Nuclear technology from Mars returns to Earth

Remote military and commercial installations often depend on environmentally friendly and polluting fuels such as diesel to create the electrical power they need to keep going.

And in some parts of the world, dependence on diesel, solar and wind power is either unavailable, impractical or untenable, experts say.

What if you had a reliable, safe, and portable power supply that wouldn’t need to be refueled for 4-8 years?

Thanks to aerospace technologies and software developments that have taken place over the past 20 years, there is now another option.

A team of former SpaceX engineers are developing the “world’s first portable zero-emission power source” that can bring electricity to remote areas and also enables rapid installation of new units in populated areas, the nuclear power is becoming portable in the form of relatively light and economical microreactors, Interesting Engineering reported.

It’s true, nuclear power is becoming portable in the form of relatively light and cost-effective microreactors.

Last year, the team secured $ 1.2 million in funding from investors for its startup Radiant to help it develop its portable nuclear microreactors, which are intended for commercial and military applications.

Radiant’s technology under development brings a whole new dimension of portability to the once dreaded nuclear reactor, the statement said.

Their microreactor, which is still in the prototype phase, produces more than 1 MW, which Radiant says is enough to power around 1,000 homes for eight years.

Each unit provides over 1 megawatt of electricity and can run for up to 8 years, providing enough power to power over 1,000 homes per unit. Remote monitoring, centralized provisioning and maintenance enables micro-grids without any permanent impact. Credit: Radiant.

Designed to fit in a shipping container, it can be easily transported by air, sea and road, meaning it will bring affordable energy to communities without easy access to renewable energy, allowing them to reduce their dependence on fossil fuels .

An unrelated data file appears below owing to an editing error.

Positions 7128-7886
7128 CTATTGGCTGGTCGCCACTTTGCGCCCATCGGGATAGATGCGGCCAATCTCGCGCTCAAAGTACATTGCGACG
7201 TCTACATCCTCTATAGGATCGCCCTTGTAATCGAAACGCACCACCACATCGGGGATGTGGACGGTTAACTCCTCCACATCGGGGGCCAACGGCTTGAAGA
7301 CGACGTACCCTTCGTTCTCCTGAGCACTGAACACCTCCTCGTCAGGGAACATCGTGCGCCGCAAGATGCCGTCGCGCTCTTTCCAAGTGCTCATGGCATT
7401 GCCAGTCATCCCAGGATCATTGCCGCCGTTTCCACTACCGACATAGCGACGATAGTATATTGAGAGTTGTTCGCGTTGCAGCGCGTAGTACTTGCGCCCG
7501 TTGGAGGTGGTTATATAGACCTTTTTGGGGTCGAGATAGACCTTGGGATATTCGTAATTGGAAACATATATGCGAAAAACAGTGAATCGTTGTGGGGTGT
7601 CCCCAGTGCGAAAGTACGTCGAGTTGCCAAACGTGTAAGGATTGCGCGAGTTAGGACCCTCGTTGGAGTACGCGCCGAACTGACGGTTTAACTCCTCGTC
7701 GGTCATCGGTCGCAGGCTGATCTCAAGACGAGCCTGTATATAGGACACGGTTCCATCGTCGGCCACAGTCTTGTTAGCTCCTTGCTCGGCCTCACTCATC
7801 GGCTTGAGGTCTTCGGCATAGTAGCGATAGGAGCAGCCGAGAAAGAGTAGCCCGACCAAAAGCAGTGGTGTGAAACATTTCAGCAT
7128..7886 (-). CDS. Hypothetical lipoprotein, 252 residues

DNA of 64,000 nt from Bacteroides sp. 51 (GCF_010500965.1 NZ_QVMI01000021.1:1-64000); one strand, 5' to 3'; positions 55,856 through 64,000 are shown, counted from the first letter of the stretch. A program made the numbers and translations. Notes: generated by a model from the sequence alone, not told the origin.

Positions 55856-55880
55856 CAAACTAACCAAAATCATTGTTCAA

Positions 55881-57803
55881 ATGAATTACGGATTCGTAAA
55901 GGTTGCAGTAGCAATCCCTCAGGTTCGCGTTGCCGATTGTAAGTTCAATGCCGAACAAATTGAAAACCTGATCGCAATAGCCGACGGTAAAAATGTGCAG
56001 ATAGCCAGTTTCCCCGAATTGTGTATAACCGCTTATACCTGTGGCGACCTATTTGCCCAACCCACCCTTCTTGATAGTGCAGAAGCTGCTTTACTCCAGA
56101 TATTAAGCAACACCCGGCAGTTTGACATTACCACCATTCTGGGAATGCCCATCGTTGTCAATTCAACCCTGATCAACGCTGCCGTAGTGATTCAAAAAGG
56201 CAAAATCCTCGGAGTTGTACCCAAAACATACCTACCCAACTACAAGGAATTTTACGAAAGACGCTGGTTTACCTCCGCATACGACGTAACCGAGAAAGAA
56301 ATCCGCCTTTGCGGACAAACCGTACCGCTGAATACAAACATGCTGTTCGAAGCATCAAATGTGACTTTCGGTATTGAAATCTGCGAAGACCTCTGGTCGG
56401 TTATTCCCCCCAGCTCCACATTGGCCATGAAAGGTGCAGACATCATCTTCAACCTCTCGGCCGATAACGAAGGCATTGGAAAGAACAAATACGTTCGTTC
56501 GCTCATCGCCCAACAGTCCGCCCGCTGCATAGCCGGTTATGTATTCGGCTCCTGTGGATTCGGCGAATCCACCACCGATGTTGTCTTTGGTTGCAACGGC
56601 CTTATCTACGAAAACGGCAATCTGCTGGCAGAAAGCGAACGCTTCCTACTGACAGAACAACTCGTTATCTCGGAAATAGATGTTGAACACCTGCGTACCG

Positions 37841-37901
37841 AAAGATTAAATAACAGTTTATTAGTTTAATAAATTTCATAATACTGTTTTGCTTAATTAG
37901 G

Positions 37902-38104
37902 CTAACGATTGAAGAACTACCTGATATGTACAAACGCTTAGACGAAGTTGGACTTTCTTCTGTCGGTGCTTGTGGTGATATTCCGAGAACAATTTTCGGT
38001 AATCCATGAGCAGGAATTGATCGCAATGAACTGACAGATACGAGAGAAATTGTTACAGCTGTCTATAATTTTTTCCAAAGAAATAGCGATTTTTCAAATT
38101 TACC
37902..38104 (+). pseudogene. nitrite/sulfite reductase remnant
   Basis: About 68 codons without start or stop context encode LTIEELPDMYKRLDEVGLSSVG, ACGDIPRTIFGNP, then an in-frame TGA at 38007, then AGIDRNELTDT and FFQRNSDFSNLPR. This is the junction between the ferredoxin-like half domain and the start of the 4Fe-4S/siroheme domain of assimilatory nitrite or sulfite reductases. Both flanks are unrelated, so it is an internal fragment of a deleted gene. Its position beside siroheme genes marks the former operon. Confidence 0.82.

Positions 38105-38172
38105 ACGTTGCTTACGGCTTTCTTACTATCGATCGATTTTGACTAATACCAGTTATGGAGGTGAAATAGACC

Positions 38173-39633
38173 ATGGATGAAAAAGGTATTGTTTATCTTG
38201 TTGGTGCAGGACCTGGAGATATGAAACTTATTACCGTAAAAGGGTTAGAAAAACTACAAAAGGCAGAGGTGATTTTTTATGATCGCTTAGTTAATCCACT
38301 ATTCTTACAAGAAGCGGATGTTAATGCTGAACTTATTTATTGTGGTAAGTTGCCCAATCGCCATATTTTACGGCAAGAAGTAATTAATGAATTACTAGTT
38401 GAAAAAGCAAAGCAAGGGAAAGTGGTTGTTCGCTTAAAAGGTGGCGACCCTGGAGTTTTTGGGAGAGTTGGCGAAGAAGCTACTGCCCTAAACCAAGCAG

Radiant founder and CEO Doug Bernauer is a former SpaceX engineer who worked on developing power sources for a future Martian colony during his time at the private space company.

During his research on microreactors for Mars, he saw an opportunity to develop a flexible and affordable energy source here on Earth, which led him to found Radiant with two other SpaceX engineers.

“The nuclear industry can benefit greatly from aerospace technologies and software developments that have taken place over the past 20 years and that have not made their way to nuclear,” Bernauer said in an interview with Power Magazine.

“Many of the microreactors under development are stationary. Nobody has any [commercial] system again, so there’s kind of a race to be the first.

Radiant announced last year that it had received two provisional patents for its portable nuclear reactor technology.

One of them was for a technology that reduces the cost and time required to recharge their reactor, while the other improves the efficiency of heat transfer from the reactor core.

The microreactor will use advanced particulate fuel that does not melt – a crucial factor for safe operation – and is able to withstand higher temperatures than traditional nuclear fuels.

Helium coolant, on the other hand, reduces the risk of corrosion and contamination associated with traditional water coolant. Radiant has signed a contract with Battelle Energy Alliance to test its portable microreactor technology at its Idaho National Laboratory (INL).